Nashville retains Weber

Shea Weber will remain in Nashville. (Mark Humphrey/AP)

Shea it aint so.

The Flyers have struck out with another marquee free agent.

Nashville announced it had matched the Flyers' 14-year, 110-million offer sheet to star defenseman Shea Weber, who thus is retained by the Predators.

“In tendering an offer sheet to Shea Weber, we were trying to add a top defenseman entering the prime of his career," Flyers GM Paul Holmgren said in a statement.  "With Nashville matching our offer, we wish Shea and the Predators all the best.”

Holmgren said there would be no further comment at the moment.

As reported earlier today, Nashville seemed on the verge of matching when two sources said it had not been involved in trade talks with the Flyers since Weber signed Philadelphia's offer sheet on Wednesday.

The absence of trade talks led to speculation that Nashville was going to sign him.

For the Flyers, they figure to turn to Plan B - trying to sign Shane Doan or acquiring Bobby Ryan. Or will Holmgren give an offer sheet to another restricted free agent, such as Montreal defenseman P.K. Subban?

But make no mistake, this is a MAJOR setback to the franchise. A team with Claude Giroux and Shea Weber as its anchors - along with a terrific young nucleus - would have been a perennial Stanley Cup contender.

In a news release, Nashville said, in part, "Would a decision not to match the offer sheet send a negative message to current Predators players and other NHL organizations, a message that the Predators would only go so far to protect its best players and be pushed around by teams with 'deep pockets?' "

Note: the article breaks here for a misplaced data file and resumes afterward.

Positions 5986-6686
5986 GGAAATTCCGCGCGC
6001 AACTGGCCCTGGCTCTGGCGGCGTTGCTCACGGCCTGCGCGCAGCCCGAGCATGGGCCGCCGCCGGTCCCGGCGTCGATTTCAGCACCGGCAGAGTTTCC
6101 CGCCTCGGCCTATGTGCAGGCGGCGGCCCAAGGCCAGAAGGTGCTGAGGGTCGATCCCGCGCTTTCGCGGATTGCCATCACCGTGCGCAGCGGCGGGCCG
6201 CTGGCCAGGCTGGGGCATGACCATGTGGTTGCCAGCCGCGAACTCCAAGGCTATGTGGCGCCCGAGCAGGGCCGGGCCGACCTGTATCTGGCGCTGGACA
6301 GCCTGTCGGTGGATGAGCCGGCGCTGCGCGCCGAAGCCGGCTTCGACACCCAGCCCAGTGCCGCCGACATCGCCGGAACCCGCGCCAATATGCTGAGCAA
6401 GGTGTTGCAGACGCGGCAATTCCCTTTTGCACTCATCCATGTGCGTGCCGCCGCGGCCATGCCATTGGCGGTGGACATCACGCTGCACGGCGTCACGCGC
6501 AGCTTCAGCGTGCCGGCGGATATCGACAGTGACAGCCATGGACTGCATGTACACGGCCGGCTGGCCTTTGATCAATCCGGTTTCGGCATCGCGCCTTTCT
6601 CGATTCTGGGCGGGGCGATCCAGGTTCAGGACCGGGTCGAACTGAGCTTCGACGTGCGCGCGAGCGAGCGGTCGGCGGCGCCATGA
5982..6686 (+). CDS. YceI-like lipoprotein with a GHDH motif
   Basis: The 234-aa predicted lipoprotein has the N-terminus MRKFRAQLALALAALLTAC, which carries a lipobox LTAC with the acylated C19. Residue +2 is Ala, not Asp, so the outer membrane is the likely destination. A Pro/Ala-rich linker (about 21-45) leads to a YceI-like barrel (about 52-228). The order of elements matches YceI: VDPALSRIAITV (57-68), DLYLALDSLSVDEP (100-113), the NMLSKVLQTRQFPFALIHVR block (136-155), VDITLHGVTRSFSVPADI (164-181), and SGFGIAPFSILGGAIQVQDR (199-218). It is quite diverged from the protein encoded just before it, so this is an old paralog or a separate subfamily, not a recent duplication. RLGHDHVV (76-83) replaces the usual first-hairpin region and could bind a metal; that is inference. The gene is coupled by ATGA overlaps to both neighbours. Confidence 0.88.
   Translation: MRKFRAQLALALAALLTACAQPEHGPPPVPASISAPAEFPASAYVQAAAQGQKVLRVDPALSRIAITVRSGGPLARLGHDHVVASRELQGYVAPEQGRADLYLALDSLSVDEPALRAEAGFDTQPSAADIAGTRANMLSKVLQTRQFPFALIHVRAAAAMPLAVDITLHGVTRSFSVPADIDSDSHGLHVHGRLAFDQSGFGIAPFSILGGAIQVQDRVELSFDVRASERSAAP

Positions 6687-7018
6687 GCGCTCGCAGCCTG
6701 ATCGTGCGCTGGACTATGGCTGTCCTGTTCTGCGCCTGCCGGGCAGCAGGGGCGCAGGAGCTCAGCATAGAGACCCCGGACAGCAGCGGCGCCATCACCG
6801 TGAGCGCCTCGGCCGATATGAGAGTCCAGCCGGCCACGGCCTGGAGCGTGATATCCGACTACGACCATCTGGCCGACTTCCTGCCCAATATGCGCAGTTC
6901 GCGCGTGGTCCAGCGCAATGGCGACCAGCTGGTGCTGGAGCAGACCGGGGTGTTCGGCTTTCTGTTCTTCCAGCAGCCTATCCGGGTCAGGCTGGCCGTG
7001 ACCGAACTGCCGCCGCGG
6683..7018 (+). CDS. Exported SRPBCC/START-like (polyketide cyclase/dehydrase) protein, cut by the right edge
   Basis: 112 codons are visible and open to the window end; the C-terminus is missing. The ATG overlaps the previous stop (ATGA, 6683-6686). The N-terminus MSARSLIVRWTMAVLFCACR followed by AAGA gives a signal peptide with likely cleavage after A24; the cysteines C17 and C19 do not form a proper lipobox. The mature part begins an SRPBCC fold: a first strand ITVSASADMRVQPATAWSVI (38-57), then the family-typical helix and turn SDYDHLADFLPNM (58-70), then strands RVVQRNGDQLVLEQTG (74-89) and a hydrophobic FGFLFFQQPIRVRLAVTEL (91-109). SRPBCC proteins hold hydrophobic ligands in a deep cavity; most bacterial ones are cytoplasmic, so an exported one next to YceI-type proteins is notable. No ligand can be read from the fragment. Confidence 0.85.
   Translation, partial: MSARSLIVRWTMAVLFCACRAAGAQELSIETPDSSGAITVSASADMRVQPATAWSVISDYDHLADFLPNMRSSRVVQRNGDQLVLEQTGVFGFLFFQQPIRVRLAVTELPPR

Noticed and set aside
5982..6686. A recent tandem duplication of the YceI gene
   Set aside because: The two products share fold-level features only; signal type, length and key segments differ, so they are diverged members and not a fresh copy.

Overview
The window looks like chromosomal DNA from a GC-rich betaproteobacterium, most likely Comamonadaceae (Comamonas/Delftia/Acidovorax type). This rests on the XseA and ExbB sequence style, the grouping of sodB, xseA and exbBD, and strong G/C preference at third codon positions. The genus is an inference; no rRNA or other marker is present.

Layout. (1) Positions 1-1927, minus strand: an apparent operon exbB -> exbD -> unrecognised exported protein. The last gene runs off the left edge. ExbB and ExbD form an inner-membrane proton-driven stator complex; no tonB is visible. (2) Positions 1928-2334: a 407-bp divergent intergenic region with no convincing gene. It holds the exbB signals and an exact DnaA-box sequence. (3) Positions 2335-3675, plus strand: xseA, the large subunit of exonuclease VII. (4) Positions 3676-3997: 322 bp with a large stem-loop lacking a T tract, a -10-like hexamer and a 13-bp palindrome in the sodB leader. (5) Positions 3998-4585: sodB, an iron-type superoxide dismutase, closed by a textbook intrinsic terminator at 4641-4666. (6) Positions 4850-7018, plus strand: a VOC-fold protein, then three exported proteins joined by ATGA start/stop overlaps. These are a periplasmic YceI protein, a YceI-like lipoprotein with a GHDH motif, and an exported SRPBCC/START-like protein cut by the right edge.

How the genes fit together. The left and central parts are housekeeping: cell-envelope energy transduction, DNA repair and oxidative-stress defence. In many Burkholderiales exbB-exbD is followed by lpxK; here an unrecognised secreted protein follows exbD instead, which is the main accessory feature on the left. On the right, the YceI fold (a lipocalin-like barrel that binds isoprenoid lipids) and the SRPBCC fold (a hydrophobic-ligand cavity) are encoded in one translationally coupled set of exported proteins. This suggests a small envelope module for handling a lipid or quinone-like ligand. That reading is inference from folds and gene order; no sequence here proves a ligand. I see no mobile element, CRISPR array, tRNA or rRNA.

To avoid that negative message — and, more importantly, to land arguably the NHL's best all-around defenseman — Nashville's 10-member ownership group was able to justify the staggering contract, which is the second-largest in league history. Washington's Alex Ovechkin signed a 13-year, $124 million deal in 2008.

The Flyers had front-loaded the contract — $27 million in the first calendar year, $68 million over the first five seasons — to make it difficult for the small-market Predators to match it.

"He's excited; he said the ownership group stepped up," said Jarrett Bousquet, one of Weber's agents.

 Give the Flyers an 'A' for effort, but the bottom line is this: After striking out on free-agents Weber, Zach Parise and Ryan Suter, the Flyers are no better than the team that lost in the second round of the Stanley Cup playoffs last season.

Tweeted one fan after hearing the news that the Flyers didn’t land the game-changing defenseman that they desperately wanted: “I'm so bummed I don't even want to use my Weber grill tonight.”


(more to come)